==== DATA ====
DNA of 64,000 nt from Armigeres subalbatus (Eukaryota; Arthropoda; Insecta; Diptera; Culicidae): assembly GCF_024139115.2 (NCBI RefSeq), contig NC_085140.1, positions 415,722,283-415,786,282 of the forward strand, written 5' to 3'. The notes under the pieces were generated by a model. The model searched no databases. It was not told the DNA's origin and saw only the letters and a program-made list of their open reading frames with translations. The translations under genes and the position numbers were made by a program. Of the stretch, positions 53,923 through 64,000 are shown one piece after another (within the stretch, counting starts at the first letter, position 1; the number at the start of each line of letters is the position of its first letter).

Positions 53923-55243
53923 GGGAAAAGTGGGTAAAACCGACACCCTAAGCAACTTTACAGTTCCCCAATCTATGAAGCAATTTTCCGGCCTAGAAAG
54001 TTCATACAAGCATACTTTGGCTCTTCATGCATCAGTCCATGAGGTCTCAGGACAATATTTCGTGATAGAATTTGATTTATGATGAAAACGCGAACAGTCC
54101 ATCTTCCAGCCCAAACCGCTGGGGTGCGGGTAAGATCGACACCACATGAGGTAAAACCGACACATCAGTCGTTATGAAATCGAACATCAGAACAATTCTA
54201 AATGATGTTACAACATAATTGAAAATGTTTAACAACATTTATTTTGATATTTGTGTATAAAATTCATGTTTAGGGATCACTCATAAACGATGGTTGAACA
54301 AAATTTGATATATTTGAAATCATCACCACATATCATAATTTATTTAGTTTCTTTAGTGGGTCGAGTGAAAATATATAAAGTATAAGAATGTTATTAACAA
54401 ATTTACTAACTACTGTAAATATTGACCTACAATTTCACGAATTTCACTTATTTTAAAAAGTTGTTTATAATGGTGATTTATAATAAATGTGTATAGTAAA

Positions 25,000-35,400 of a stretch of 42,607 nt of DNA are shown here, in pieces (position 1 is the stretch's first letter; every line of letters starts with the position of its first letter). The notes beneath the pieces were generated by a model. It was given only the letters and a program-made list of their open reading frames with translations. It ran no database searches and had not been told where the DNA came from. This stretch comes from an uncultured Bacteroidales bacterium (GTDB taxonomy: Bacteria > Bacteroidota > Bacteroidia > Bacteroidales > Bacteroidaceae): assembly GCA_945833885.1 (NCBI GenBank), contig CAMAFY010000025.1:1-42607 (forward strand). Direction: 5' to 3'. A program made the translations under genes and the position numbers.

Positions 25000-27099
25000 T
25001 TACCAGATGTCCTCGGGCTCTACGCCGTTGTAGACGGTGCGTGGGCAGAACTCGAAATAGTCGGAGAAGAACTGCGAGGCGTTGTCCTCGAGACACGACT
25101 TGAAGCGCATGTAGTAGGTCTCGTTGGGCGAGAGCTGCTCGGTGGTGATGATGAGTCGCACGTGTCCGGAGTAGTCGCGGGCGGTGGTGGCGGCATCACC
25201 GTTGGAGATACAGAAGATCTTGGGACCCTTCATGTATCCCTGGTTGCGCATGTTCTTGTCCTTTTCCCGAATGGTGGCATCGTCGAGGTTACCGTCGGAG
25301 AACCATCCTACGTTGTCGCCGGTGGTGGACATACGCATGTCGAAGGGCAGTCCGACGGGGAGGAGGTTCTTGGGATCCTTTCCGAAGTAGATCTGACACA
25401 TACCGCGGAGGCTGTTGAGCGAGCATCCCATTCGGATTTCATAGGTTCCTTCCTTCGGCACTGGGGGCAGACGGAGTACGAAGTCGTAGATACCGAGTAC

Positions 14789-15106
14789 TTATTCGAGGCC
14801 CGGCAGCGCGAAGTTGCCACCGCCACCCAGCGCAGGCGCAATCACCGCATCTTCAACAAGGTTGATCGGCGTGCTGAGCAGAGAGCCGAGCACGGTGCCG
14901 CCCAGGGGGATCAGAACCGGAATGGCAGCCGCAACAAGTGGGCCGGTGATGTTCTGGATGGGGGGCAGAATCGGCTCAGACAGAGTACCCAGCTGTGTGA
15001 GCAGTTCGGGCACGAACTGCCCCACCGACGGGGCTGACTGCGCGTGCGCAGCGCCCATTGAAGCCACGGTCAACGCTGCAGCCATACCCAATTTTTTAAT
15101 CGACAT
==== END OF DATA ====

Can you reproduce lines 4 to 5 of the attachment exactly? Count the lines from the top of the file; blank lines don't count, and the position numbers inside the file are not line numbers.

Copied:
54001 TTCATACAAGCATACTTTGGCTCTTCATGCATCAGTCCATGAGGTCTCAGGACAATATTTCGTGATAGAATTTGATTTATGATGAAAACGCGAACAGTCC
54101 ATCTTCCAGCCCAAACCGCTGGGGTGCGGGTAAGATCGACACCACATGAGGTAAAACCGACACATCAGTCGTTATGAAATCGAACATCAGAACAATTCTA